It's perhaps unfortunate that Jaguares have been given the rock en español tag, since it seems to put them in a ghetto. The real truth is that they're a world-class rock band who just happen to sing in Spanish, and those who can't get past the linguistic barrier are losing out. There's still a darkness to their sound, but as "Bruja Canibal" shows, there's also a strong sense of '60s psychedelia. Indeed, they're not afraid to wear some classic ideas on their gaudy sleeves. It's been a long time since they've released any new material, and this makes a welcome return, whether it's the rock/pop of "La Forma" or the gently crazed waltz of "Madera," with leader Saul Hernandez again contributing the majority of the material. While their ideas might come from other places and times, there's something fresh and seductive about the way they put them together; it's the kind of rock music that's not being made much these days -- not as obviously commercial as, say, Tom Petty, but hardly Linkin Park, either. The sound's expansive and sometimes lush (listen to the guitars in "Tu Me Liberas," for example), but without being overpowering -- this is very definitely a group. The addition of Beatles fan Adrian Belew (among a few others) probably helps focus the sound and give it an edge, but there's no substitute for good material, and these guys have that in spades -- even the Cuban-inflected mood of "Hay Amores Que Matan" works. There's plenty of texture in the sound, and Hernandez has developed into a truly charismatic voice. Welcome back indeed.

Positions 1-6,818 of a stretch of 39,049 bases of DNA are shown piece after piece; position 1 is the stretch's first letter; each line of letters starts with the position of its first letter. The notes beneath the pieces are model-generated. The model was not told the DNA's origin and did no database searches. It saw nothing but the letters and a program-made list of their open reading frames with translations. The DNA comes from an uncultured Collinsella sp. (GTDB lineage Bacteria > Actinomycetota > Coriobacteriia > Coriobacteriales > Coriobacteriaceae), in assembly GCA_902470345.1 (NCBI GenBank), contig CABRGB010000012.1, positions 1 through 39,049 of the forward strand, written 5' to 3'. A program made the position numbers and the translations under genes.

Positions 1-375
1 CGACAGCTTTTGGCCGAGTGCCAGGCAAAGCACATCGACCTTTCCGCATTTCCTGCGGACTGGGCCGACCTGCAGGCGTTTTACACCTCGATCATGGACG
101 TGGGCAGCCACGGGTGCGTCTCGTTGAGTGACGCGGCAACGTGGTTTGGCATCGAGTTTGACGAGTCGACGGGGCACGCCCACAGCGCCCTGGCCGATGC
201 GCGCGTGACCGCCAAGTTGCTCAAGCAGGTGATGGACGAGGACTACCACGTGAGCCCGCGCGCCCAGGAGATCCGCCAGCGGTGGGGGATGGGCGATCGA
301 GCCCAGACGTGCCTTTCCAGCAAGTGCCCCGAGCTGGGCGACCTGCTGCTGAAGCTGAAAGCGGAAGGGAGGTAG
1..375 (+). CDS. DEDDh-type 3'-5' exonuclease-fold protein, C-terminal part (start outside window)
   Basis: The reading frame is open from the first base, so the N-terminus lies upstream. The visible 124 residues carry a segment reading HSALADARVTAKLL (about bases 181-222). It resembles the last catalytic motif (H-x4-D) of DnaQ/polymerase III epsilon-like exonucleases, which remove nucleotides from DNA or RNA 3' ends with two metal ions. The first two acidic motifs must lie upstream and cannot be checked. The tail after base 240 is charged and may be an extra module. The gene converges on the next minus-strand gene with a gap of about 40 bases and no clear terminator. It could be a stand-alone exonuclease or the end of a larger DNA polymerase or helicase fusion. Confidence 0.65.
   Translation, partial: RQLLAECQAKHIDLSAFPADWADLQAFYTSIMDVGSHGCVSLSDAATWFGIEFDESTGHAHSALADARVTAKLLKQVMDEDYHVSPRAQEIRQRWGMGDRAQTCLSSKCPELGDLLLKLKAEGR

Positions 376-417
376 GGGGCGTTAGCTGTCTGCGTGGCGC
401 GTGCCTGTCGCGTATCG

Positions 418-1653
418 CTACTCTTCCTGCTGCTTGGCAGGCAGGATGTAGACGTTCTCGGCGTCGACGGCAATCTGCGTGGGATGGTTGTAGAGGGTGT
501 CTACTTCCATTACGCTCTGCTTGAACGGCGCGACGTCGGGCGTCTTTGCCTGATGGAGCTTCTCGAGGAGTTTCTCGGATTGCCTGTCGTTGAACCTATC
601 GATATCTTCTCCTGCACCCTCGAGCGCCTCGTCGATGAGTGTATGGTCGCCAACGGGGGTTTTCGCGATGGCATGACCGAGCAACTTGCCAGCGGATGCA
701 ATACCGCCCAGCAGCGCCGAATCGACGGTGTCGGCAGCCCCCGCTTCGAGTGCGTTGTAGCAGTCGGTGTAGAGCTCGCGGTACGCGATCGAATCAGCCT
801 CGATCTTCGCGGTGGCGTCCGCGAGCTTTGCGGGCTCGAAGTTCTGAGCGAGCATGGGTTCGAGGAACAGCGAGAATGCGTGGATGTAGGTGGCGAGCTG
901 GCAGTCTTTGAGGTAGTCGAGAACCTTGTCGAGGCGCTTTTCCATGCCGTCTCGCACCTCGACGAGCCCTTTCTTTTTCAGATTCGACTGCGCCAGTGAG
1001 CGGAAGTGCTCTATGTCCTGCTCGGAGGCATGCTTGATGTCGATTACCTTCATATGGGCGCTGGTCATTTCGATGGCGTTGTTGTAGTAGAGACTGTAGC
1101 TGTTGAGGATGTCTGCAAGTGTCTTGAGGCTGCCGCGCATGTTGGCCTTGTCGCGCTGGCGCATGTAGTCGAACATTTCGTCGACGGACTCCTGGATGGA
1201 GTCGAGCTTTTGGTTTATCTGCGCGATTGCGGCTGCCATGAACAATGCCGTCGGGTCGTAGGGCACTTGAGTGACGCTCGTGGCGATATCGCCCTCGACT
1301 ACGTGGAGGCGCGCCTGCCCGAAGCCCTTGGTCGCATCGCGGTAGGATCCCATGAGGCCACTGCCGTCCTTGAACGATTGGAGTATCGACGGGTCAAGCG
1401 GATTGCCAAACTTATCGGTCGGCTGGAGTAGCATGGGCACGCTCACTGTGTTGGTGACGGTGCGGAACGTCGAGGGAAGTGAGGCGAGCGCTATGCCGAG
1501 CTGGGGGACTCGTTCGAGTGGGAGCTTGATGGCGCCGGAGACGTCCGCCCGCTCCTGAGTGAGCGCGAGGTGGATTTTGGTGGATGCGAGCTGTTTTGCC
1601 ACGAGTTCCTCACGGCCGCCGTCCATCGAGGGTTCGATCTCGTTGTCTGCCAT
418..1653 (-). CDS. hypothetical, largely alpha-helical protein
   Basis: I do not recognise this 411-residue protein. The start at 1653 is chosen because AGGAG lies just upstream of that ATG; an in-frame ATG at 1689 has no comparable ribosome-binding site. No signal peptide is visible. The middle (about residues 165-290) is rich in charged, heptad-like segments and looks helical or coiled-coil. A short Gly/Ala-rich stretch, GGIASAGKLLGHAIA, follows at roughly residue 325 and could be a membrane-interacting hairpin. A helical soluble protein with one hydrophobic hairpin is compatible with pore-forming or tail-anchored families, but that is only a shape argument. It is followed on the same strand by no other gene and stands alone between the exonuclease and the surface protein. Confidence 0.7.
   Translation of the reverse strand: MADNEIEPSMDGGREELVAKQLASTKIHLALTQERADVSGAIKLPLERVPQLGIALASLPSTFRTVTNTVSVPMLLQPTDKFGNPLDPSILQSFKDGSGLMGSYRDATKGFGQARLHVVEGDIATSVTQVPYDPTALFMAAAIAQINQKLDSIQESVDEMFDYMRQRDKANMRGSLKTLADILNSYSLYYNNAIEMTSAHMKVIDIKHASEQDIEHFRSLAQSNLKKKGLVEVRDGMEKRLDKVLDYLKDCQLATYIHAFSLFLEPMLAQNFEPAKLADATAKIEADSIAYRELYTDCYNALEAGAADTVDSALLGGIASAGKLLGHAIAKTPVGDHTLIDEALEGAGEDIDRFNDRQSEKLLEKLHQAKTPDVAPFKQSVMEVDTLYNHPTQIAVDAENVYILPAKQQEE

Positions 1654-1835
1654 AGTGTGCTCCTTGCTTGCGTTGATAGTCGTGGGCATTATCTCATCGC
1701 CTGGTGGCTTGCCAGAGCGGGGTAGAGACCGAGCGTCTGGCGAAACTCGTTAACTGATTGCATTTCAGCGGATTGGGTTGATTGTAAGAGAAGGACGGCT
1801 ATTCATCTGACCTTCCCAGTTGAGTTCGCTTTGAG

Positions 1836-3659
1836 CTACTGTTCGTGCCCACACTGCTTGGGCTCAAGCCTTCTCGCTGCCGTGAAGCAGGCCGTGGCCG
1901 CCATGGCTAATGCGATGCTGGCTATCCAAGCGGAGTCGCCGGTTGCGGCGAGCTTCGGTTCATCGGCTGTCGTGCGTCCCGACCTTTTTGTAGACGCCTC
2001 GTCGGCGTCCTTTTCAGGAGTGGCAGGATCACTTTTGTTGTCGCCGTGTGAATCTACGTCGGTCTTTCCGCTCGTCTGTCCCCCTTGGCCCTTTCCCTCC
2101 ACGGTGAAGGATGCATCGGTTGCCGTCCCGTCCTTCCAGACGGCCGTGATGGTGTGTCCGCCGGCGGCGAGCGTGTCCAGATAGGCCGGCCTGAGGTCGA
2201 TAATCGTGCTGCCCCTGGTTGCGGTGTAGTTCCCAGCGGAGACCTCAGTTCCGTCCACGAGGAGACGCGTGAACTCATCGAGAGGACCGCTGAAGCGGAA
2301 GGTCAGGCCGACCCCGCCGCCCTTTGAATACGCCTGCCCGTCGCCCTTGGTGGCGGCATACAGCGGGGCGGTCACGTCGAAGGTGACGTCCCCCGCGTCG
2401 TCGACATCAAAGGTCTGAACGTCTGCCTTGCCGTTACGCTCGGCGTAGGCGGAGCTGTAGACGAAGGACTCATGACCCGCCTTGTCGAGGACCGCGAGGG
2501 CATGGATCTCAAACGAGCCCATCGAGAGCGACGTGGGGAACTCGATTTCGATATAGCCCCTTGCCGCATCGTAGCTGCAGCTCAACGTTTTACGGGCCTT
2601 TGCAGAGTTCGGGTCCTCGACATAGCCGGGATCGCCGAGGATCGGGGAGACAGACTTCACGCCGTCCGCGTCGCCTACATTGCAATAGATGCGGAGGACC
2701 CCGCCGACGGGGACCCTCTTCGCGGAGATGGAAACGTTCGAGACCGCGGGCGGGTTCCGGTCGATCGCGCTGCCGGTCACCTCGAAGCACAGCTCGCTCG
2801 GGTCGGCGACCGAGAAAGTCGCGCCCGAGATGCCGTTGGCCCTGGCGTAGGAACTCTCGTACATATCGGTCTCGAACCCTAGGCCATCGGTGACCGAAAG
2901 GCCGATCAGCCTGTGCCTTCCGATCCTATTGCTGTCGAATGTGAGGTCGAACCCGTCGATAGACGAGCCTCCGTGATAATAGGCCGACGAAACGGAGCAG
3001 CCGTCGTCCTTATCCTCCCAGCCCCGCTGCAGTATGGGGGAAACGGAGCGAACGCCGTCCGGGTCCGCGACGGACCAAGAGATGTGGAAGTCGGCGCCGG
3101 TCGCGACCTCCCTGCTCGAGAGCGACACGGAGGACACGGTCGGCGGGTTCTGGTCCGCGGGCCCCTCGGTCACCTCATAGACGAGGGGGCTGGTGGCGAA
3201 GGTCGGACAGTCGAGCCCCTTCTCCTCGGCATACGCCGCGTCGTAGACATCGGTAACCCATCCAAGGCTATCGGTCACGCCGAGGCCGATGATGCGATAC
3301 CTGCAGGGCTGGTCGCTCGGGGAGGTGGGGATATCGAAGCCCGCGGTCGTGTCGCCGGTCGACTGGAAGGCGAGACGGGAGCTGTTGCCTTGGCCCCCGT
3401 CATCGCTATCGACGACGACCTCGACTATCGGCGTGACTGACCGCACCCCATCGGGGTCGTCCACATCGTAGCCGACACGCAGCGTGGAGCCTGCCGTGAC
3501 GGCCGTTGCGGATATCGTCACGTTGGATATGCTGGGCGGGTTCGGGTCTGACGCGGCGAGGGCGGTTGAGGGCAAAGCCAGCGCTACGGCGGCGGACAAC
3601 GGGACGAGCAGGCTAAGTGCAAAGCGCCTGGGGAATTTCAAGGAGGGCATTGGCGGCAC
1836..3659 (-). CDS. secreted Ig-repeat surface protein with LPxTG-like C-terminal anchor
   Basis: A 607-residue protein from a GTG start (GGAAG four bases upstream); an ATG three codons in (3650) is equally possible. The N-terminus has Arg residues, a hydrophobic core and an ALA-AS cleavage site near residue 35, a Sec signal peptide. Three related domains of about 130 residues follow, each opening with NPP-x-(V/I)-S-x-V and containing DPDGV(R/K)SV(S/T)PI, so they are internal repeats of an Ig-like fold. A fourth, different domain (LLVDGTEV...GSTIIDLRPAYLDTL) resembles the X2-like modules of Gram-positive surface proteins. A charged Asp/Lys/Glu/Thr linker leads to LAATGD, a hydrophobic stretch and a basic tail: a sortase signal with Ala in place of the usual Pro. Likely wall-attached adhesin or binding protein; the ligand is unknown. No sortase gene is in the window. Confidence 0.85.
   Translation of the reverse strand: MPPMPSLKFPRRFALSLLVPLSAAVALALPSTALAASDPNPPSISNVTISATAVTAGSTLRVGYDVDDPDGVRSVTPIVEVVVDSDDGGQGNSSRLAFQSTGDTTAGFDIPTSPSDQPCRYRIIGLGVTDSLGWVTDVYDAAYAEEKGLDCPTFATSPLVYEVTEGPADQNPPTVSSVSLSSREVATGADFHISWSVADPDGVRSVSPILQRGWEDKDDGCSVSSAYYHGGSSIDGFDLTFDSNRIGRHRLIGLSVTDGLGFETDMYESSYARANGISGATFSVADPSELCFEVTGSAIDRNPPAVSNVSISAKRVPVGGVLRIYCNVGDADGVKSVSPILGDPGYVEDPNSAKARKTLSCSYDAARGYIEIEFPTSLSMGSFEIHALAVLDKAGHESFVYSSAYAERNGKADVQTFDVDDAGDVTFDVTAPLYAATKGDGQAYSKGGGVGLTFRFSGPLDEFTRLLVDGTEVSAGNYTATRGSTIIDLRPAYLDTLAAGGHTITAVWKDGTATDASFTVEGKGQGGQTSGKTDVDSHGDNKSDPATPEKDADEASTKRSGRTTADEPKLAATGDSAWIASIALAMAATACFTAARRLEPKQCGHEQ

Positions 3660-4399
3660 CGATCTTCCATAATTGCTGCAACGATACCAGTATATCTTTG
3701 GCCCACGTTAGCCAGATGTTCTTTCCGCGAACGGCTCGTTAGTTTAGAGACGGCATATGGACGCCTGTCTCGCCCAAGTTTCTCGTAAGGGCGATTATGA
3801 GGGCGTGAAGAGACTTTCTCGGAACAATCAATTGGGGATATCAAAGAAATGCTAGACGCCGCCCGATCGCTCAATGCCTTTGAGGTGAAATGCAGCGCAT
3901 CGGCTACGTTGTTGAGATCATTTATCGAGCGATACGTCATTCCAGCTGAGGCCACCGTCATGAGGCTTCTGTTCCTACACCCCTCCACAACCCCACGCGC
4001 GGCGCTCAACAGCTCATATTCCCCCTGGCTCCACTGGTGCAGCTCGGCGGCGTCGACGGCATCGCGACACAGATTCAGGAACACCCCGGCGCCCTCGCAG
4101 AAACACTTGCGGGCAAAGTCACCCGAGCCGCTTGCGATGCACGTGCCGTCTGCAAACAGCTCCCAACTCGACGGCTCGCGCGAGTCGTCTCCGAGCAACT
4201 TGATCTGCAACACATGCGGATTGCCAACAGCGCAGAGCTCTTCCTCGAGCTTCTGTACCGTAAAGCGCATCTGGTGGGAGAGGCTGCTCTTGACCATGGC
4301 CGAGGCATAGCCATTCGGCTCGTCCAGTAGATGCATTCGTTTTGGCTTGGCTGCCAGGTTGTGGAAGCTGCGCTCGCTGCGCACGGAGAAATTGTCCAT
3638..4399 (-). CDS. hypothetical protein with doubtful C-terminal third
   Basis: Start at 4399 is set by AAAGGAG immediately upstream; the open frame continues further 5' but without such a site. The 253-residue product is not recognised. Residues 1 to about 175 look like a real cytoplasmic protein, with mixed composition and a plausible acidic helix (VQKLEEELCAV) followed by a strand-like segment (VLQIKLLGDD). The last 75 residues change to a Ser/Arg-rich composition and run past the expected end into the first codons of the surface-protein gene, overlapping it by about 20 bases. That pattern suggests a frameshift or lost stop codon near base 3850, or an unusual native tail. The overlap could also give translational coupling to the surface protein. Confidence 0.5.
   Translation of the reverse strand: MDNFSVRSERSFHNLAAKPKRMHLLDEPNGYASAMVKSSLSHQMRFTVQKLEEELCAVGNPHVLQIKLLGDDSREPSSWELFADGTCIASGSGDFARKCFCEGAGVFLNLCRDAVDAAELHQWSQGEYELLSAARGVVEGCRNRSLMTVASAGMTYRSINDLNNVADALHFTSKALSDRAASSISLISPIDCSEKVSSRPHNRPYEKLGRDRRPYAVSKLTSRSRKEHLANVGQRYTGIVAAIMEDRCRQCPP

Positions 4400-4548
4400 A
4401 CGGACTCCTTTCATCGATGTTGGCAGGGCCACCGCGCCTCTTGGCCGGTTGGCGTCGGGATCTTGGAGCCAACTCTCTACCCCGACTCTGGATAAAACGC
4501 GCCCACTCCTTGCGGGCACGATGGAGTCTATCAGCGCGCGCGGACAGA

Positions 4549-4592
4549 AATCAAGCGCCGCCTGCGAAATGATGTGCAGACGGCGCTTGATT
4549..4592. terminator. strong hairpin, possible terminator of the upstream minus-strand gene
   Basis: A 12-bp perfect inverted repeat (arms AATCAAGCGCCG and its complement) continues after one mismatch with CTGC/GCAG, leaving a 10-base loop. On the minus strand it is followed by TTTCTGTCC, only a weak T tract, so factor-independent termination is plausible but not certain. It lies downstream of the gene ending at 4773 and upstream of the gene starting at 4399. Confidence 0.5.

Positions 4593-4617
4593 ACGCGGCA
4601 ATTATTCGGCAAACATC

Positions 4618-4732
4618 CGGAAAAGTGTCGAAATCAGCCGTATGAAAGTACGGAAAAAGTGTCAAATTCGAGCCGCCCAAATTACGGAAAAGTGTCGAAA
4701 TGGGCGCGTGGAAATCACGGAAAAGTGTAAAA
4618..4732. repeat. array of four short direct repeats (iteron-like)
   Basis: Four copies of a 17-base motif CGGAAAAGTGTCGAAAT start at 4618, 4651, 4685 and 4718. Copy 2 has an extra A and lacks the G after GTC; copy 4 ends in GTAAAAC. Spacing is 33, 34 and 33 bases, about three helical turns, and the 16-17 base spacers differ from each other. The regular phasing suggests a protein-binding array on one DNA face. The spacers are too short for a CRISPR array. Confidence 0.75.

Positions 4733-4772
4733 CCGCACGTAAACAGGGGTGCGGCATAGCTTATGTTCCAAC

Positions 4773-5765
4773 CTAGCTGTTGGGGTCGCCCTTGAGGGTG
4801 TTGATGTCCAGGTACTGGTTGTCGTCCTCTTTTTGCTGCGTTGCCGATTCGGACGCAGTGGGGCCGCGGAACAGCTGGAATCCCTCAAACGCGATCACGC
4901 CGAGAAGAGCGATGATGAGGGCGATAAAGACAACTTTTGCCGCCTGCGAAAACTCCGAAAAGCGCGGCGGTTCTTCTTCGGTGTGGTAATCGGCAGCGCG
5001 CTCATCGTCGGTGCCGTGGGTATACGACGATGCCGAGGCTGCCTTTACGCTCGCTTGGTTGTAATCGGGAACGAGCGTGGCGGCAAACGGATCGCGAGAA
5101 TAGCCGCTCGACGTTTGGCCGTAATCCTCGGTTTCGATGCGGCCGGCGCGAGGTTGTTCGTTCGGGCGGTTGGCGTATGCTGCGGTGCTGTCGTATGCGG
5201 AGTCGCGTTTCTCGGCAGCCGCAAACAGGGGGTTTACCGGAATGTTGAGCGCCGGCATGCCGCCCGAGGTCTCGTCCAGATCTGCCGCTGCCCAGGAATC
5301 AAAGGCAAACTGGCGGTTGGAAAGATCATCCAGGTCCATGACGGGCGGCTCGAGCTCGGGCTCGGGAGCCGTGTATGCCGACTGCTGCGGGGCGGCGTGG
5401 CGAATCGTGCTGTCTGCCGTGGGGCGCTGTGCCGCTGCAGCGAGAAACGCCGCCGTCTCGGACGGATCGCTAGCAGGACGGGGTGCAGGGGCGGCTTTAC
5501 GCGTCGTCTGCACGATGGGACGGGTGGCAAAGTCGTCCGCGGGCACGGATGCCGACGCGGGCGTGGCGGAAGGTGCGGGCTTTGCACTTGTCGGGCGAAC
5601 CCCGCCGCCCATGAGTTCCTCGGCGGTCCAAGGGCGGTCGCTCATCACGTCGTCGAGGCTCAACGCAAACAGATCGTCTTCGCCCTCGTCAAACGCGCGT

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AllMusic Review by Chris Nickson